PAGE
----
Part I: On positive reinforcement

So this is my fourth start at this blogpost, and I’m not really sure why I can’t seem to settle on what goals I want to achieve with this post. It’s supposed to be about positive reinforcement… how hard can it be to write about that????

It turns out, very hard. Especially when there’s a lot to say about it, and this author is not known for parsimony.  It’s not about whether I am pro- or an anti-, that one is a no-brainer. It’s that positive reinforcement is such an amazing, world-changing tool. But it’s not enough.


Whoa, let’s back the cart up and put the horse before it. While the dog training world has embraced positive reinforcement through clicker training, so many in the companion cat, horse, bunny, bird, and fish world still have yet to get on board with any sort of positive reinforcement training.  I once helped a friend that had a horse that was a real bear to load in the trailer. Loading up to go home from a show, they caused a scene with whips, ropes, chains, and three extra helpers to get this horse loaded in the trailer. Once locked, loaded and tied shortly to the wall to prevent backing out and rearing, the horse is surprisingly quiet. Comfortable or perhaps defeated?

…. but I digress. Long story short, I worked with the horse back at the ranch one morning with a bucket of grain. In less than half an hour, he was comfortably standing in the trailer, by his own volition, not even tied. The woman was visibly relieved, but then a furrow came to her brow. While the horse was quietly standing there, she said, “But…. I don’t want to rely on food every time I want him to do something, do I?” Somehow, we are at the point that using food is inferior to whips and chains?

As it turns out, many companion animal owners balk at using positive reinforcement because of the food factor – the feeling often is that it somehow cheapens the relationship they have with the animal, presumably in that the currency they use to manage behavior is “love/respect/dominance” and not physical bartering tools. There are so many things wrong with that statement, I don’t even know where to begin.  Firstly, the quotation marks are because we don’t actually know what an animal feels, so these qualities are just hypotheses. (For some great reading on dominance debunked, check out this fab article “Why Dominance Won’t Die“). In fact, *every* person I have met that resists the use of food to facilitate behavior change through positive reinforcement ends up resorting to some form of force, aversive stimulus, and/or coercion. Maybe it’s not as extreme as a whip or a chain under the lip, maybe it’s as simple as a jerk on the lead or pushing on a dog’s butt to get him to sit, but in the end, each is something the animal works against, instead of working for.

There is another reason why, as bird owners, we don’t think of relating with our birds in terms of cues like “Come” “Sit” and “Stay” of the dog world, and that is we just aren’t aware of how much learning our birds are capable of. Many will tell you that bites, screams, chewed furniture are just a part of being a bird owner and keeping a wild animal in our living rooms. Or that, as prey animals, birds are never comfortable being toweled. There is an ever-growing body of evidence to suggest that we can successfully train our companions to not only offer more acceptable alternatives to the undesirable behaviors, but also to willingly participate in some fairly invasive procedures, including toweling and maneuvering for a veterinary procedure.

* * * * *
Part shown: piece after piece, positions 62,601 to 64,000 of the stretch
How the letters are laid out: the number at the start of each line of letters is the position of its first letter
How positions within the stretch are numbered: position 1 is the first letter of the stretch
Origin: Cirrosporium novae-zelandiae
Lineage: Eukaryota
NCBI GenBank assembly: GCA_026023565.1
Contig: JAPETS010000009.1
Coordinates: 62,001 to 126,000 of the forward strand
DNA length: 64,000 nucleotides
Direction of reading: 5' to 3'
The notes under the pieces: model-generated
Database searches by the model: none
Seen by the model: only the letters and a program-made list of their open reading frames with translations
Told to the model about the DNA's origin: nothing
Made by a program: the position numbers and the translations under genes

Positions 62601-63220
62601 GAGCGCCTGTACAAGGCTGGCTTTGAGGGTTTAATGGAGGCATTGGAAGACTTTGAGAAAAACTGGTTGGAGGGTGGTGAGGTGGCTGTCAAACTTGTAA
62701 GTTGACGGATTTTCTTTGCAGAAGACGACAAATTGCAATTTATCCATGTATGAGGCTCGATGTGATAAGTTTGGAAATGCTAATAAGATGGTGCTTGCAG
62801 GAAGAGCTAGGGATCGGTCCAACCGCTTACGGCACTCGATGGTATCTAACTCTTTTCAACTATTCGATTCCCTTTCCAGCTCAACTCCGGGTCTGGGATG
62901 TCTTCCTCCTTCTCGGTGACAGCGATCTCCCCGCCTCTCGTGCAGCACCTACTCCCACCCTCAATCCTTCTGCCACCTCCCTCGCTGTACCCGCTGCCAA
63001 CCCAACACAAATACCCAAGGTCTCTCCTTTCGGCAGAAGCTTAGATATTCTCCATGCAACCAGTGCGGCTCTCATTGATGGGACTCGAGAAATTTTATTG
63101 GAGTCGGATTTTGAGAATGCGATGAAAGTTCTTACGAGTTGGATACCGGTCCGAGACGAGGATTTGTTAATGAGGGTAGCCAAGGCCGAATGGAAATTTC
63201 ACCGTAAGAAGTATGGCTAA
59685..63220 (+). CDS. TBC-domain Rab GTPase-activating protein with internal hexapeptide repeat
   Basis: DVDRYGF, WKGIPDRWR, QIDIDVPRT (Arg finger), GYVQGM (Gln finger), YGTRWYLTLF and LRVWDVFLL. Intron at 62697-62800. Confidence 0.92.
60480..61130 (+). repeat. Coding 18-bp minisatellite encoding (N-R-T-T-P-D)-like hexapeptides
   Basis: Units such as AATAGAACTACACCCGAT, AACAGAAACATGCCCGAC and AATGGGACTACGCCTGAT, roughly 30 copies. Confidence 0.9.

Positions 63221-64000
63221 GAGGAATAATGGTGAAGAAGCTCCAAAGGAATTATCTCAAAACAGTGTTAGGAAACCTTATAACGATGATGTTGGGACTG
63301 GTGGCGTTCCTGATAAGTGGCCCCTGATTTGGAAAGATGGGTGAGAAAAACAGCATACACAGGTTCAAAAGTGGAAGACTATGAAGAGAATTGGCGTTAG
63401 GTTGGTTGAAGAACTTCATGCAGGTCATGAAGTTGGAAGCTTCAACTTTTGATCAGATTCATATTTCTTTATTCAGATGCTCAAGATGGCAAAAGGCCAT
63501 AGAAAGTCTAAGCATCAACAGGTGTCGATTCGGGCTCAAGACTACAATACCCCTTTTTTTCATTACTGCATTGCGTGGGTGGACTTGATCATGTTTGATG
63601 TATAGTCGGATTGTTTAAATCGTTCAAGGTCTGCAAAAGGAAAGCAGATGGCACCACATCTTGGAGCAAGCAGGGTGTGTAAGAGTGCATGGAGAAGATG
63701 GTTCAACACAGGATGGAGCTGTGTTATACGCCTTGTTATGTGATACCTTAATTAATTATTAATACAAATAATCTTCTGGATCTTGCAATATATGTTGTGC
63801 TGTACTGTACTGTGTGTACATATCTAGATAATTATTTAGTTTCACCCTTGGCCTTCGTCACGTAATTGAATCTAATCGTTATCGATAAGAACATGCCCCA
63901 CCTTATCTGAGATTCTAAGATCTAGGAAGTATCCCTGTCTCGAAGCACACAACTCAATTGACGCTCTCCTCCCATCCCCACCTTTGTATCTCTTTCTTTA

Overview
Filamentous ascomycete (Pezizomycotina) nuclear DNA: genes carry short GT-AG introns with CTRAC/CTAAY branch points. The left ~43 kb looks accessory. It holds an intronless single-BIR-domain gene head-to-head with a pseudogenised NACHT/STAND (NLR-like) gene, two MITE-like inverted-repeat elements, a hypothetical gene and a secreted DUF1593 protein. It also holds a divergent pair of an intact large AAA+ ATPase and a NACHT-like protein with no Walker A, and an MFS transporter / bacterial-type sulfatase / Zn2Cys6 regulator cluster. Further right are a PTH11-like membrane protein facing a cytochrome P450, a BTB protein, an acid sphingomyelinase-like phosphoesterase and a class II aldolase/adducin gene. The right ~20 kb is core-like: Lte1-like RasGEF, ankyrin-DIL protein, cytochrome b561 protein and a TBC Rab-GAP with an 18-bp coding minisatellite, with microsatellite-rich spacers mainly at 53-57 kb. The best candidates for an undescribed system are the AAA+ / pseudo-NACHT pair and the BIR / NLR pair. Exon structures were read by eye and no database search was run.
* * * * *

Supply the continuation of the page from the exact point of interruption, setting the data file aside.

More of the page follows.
The point is, we don’t have to chase them off of counters or bookshelves, shove them in crates, restrain them for nail trims, or pry illegally-begotten treasures from their beaks.  With a little patience and some more information, we can eliminate all of these relationship-destroying practices, unleashing a real powerhouse of change when it comes to the way we interact with our environment.

Positive reinforcement as a tool tells us to focus on what to do, rather than what not to do.When we reinforce something, by definition we are increasing the probability that that behavior will occur again in the future. If we give the bird a treat or a coo or scritch when he talks, he will most likely continue to do so, assuming the goodie is something he truly likes. The definition of punishment, on the other hand, is the process of reducing a target behavior. This means that we are using something the bird will work to avoid as a tool, i.e. an aversive. If a bird bites and we immediately respond with an aversive, such as dropping him, that is considered punishment. Renown behaviorist B.F. Skinner maintains that positive reinforcement is superior to punishment in altering behavior in that punishment is not simply the opposite of positive reinforcement; positive reinforcement results in lasting behavior modification whereas punishment changes behavior only temporarily and presents many detrimental side effects (Wikipedia).

It should also be mentioned that food is a great tool to use with regard to positive reinforcement, but certainly not the only tool. A good teacher knows that broader the variety of reinforcements and rewards, the easier it is to teach.

Ha! Fourth time is a charm. Stay tuned for Part II, when positive reinforcement isn’t enough. Dun dun dunnnnnnnn!!

Off to the IAATE conference in Pittsburgh next week! Presenting my paper on “Three Points to Positive Relationships.”



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